Policy Brief by Center for the Governance of Change: “Despite the abundance of data generated, it is becoming increasingly clear that its accessibility and advantages are not equitably or effectively distributed throughout society. Data asymmetries, driven in large part by deeply entrenched inequalities and lack of incentives by many public- and private-sector organizations to collaborate, are holding back the public good potential of data and hindering progress and innovation in key areas such as financial inclusion, health, and the future of work.
More (and better) collaboration is needed to address the data asymmetries that exist across society, but early efforts at opening data have fallen short of achieving their intended aims. In the EU, the proposed Data Act is seeking to address these shortcomings and make more data available for public use by setting up new rules on data sharing. However, critics say its current reading risks limiting the potential for delivering innovative solutions by failing to establish cross-sectoral data-sharing frameworks, leaving the issue of public data stewardship off the table, and avoiding the thorny question of business incentives.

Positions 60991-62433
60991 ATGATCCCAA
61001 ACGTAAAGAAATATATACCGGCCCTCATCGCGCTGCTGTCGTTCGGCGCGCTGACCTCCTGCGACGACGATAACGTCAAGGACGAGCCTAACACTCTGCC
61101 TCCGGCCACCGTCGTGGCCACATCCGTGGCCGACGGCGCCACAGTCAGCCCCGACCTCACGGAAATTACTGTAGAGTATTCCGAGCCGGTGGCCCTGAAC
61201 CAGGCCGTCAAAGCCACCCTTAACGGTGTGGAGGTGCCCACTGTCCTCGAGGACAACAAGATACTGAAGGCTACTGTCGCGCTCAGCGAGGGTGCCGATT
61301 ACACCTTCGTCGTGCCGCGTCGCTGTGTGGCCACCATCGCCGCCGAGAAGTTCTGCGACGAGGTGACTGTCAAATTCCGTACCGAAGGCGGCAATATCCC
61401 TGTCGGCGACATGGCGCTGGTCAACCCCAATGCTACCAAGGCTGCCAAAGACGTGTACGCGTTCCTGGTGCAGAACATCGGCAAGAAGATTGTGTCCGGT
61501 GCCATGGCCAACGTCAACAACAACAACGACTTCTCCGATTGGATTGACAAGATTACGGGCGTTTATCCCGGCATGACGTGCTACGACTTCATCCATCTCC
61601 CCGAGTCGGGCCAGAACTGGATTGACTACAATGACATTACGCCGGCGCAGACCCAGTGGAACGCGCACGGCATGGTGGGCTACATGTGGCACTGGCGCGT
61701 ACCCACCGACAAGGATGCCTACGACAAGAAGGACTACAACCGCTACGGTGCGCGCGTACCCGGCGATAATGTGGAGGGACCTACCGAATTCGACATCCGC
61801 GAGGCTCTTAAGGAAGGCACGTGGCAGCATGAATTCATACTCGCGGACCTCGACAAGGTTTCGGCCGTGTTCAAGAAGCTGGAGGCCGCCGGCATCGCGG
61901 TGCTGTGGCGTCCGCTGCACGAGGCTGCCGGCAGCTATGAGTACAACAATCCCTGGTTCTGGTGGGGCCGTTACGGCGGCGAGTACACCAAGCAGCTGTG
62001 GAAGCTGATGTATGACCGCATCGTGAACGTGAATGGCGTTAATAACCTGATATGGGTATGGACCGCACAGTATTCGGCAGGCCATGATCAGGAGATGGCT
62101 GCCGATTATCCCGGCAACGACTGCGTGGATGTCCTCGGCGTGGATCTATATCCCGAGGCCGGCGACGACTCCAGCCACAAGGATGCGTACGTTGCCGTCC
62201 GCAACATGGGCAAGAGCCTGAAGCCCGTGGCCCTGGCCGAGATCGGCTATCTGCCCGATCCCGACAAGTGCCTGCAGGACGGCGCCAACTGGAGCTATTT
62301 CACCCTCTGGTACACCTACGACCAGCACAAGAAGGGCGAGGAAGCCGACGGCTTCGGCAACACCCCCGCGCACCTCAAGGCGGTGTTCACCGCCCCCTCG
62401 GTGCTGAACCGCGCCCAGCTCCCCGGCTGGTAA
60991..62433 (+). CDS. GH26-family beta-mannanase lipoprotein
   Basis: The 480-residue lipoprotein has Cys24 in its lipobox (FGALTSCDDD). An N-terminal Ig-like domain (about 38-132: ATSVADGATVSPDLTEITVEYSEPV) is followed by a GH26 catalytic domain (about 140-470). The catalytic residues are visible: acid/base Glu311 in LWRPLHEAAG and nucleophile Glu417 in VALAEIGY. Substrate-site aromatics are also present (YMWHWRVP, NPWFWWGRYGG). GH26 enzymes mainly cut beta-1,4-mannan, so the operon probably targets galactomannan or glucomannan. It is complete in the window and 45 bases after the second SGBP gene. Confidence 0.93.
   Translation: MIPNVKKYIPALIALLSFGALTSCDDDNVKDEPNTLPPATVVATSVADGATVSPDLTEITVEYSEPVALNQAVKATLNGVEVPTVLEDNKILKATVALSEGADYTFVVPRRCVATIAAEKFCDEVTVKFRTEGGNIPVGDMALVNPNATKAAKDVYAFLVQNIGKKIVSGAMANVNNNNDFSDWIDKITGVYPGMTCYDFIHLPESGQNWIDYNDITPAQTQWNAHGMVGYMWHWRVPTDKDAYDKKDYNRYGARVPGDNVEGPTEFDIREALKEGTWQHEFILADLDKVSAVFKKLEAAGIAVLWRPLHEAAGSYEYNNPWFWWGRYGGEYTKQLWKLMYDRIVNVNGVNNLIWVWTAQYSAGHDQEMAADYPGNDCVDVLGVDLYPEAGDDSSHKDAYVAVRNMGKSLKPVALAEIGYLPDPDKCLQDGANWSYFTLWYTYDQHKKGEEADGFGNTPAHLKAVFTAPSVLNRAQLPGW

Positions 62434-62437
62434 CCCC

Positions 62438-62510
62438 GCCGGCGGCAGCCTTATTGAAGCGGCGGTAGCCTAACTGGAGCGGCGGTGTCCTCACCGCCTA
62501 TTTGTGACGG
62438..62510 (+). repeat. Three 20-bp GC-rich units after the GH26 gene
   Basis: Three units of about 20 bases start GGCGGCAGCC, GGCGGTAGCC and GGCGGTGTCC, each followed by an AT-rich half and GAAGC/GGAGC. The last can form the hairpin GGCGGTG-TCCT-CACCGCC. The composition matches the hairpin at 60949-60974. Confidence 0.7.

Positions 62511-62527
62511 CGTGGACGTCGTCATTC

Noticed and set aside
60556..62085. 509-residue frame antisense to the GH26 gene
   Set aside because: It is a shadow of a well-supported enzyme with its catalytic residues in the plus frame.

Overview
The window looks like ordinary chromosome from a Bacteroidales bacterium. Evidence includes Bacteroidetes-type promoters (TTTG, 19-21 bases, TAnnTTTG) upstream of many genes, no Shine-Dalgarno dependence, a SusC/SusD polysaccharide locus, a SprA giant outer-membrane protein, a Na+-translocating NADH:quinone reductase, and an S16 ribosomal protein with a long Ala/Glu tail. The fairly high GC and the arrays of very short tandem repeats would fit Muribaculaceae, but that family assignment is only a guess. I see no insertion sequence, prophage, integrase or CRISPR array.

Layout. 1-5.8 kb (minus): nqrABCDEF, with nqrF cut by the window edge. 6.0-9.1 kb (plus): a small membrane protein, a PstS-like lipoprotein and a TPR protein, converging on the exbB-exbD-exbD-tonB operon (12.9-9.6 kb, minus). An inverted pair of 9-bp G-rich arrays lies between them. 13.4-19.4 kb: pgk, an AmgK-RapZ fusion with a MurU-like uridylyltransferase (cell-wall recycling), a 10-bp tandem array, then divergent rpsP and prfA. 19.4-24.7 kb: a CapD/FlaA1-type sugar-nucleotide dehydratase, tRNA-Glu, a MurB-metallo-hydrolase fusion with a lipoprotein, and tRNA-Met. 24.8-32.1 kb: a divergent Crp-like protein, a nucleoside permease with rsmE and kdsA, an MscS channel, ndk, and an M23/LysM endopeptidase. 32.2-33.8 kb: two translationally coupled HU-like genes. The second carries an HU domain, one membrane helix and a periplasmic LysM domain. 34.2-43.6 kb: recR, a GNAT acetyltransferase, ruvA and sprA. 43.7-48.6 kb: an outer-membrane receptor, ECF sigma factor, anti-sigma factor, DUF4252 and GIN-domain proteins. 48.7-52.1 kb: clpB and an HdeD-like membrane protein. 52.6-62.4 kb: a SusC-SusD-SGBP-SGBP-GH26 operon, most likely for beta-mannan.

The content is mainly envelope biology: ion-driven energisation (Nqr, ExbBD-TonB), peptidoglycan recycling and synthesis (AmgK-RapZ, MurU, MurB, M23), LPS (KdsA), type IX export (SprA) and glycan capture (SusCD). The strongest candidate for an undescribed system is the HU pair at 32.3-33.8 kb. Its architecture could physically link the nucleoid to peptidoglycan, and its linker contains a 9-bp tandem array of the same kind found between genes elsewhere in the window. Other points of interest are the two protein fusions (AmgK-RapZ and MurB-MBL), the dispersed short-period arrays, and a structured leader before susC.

This policy brief, based on Stefaan Verhulst’s recent policy paper for the Center for the Governance of Change, argues that data collaboratives, an emerging model of collaboration in which participants from different sectors exchange data to solve public problems, offer a promising solution to address these data asymmetries and contribute to a healthy data economy that can benefit society as a whole. However, data collaboratives require a systematic, sustainable, and responsible approach to be successful, with a particular focus on..(More):
|Establishing a new science of questions, to help identify the most pressing public and private challenges that can be addressed with data sharing.||Fostering a new profession of data stewards, to promote a culture of responsible sharing within organizations and recognize opportunities for productive collaboration.||Clarifying incentives, to bring the private sector to the table and help operationalize data collaboration, ideally with some sort of market-led compensation model.|
|Establishing a social license for data reuse, to promote trust among stakeholders through public engagement, data stewardship, and an enabling regulatory framework.||Becoming more data-driven about data, to improve our understanding of collaboration, build sustainable initiatives, and achieve project accountability.|